Why Nepal is still rebuilding, half a decade after the earthquake
Almost five years after a 7.8 earthquake laid waste to swathes of Kathmandu, the Nepalese capital is still struggling to get back on its feet.
Restoration work has been handicapped by lacklustre organisation and a lack of finance, and while some landmarks have been renovated, other examples of prized architecture are still so much rubble.
It wasn’t just Kathmandu that took the hit, either. The quake on April 25, 2015 killed more than 9,000 people across the country, injured thousands and destroyed around half a million homes. Seventeen days later, a second tremor demolished many structures that had been weakened by the first.
Having launched a massive tourism promotion campaign – Visit Nepal 2020 – the government has been keen to talk up the renovation effort’s headway, particularly since it has been mocked for such gaffes as buying two robot concierges for the international airport which conspicuously lacks clean toilets.
Having described the progress of renovation work as “exemplary” last January, the prime minister, KP Sharma Oli, added: “Progress is clearly visible, and major works of reconstruction have been completed.”
But numerous voices have been raised in criticism, bemoaning both the government dragging its feet – political shenanigans delayed the establishment of the National Reconstruction Agency until a full eight months after the quake – and also missing an opportunity to imaginatively redesign what was in essence a medieval city.
Reconstruction has been slowed by “political squabbling and a lack of local or regional governance’, according to Urmi Sengupta, a lecturer in spatial planning at Queen’s University Belfast, UK.
“When a city is damaged beyond recognition, the need to rebuild presents an opportunity to reshape and redraw the physical landscape.”
Naturally, much of the attention has focused on the damage done to some of Kathmandu’s biggest landmarks: Durbar Square, and the adjacent royal palace; the 62-metre-high Dharahara Tower; and Kasthamandapa, a temple built from the wood from a single tree around 1,000 years ago. Rival international aid agencies sought to outdo each other in Durbar Square; the tower’s reconstruction was mired by legal wrangling, and a lack of artisans and timber mean that a replacement temple is still far from finished.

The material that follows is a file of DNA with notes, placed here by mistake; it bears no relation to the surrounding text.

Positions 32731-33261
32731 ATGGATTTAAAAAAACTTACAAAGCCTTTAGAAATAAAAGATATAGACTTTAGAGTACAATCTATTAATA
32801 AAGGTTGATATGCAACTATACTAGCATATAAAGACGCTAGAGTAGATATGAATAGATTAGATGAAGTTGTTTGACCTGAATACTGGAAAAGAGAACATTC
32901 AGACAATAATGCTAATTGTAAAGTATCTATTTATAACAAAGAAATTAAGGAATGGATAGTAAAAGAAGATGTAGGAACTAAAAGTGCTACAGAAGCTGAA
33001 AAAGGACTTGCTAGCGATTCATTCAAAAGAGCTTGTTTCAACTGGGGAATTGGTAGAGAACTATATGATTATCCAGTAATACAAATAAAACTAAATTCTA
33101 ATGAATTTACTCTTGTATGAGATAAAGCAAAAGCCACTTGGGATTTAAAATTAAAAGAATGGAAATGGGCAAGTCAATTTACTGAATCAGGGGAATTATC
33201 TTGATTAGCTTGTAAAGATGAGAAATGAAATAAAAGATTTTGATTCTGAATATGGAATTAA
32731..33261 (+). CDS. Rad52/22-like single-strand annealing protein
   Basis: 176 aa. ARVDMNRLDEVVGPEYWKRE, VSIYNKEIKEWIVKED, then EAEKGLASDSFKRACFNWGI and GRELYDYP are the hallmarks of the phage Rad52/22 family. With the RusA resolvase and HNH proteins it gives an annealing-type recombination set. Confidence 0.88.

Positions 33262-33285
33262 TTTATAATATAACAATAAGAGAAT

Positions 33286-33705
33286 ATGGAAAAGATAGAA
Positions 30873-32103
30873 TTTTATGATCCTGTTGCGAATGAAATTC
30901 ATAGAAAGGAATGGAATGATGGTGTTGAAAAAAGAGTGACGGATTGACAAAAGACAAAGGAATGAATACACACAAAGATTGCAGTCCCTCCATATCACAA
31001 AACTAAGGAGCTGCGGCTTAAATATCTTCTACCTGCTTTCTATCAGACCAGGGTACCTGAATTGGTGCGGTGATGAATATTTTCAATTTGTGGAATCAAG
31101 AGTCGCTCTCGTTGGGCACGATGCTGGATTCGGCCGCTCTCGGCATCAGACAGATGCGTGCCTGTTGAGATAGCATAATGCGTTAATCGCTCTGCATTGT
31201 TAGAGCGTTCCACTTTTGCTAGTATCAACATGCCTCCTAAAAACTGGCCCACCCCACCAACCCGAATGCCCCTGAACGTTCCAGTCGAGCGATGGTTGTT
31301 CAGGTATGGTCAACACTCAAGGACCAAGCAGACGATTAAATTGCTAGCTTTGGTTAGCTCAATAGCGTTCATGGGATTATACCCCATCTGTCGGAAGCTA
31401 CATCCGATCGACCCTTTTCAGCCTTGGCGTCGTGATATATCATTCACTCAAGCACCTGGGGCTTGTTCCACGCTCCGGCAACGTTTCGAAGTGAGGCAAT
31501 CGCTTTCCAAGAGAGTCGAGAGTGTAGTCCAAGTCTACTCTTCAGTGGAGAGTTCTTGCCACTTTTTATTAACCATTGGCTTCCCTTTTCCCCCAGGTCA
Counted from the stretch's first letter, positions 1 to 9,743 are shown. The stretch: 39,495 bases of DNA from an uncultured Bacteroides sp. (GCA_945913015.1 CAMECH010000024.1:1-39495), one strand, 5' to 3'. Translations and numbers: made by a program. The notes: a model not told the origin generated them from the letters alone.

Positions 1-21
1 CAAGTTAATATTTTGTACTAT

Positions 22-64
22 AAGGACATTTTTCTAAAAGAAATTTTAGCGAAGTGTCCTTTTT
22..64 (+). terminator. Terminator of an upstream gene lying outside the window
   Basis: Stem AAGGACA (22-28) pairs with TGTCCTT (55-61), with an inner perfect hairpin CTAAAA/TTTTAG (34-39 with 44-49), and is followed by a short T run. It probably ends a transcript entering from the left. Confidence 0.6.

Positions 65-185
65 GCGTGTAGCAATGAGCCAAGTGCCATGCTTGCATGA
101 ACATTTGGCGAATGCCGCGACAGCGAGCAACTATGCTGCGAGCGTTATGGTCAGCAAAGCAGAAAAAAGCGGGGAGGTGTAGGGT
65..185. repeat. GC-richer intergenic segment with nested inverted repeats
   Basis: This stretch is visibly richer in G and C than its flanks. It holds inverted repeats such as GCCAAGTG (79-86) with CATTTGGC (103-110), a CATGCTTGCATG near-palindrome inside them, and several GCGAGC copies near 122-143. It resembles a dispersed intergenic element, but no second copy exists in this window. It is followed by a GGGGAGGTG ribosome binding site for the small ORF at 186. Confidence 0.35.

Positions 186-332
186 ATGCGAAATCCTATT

Often, it has been left to private enterprises, instead of the authorities, to lead the way. At the forefront of the rescue effort, the Kathmandu Valley Preservation Trust (KVPT) coordinated security and clean-up efforts immediately after the earthquake, working with stakeholders and residents, and gathering remnants of the fallen monuments with the help of hundreds of volunteers as well as soldiers and police.
“All valuable historic building components were secured during the first 10 days after the earthquake and stored in a safe place where they were identified and sorted,” said Rohit Ranjitkar, KVPT’s director.
While a delicate reconstruction operation was possible for some buildings, many were completely ruined, and had to be rebuilt from scratch.
“Sourcing the right timber is the most difficult part in our work, together with finding the right craftsmen,” said Ranjitkar.
“In the past, craftsmen learned from watching their fathers or grandfathers at work so all the skills were transferred from generation to generation, but we still don’t have any vocational school.
“To get very high quality, you cannot just practise for a few years. We currently have people who are learning, and trainees working on site in Patan, because we know that the number of skilled people is in decline, so we have to train them now. The trouble is, many young people from the city don’t want to take up this sort of job because it does not have a high status in our society.”
In the regions worst affected, the earthquake spared nothing and nobody, so it wasn’t just famous sites that were destroyed. Ordinary citizens also saw their houses flattened or badly damaged, and were faced with incurring crippling debts as they tried to put their homes and their lives back together. Again, it was often charities rather than government agencies who stepped in to fill the breach.
“We rebuilt 1,100 homes following the earthquake and 36 new schools – benefiting around 6,000 children – in the worst affected areas from December 2015 until May 2019,” said John White, director of the earthquake response team at the Gurkha Welfare Trust, a UK-based charity that provides aid to Nepalis who served in the British armed forces and their dependants.
“We are now conducting pre-emptive reconstruction or repair on about 100 homes per year. As a charity, we are restrained by funding but we plan to carry on this work to ensure that all our welfare pensioners are in safe housing built to an earthquake-resistant standard.”
Later this year, Rani Pokhari – a 17th-century water tank of both religious and aesthetic significance – is due to reopen after a lengthy period of reconstruction. But many in Kathmandu remain unsatisfied with the state of their hometown.
“Many citizens are more impatient than ever to fix the problems,” said Sengupta, the university lecturer, who advise various NGOs and grass-roots organisations in India and Nepal.
“Yet, sad to say, the reconstruction is often an assault on their personal and collective identities, given that these historic sites carry significant religious, emotional and cultural value.”
Source: South China Morning Post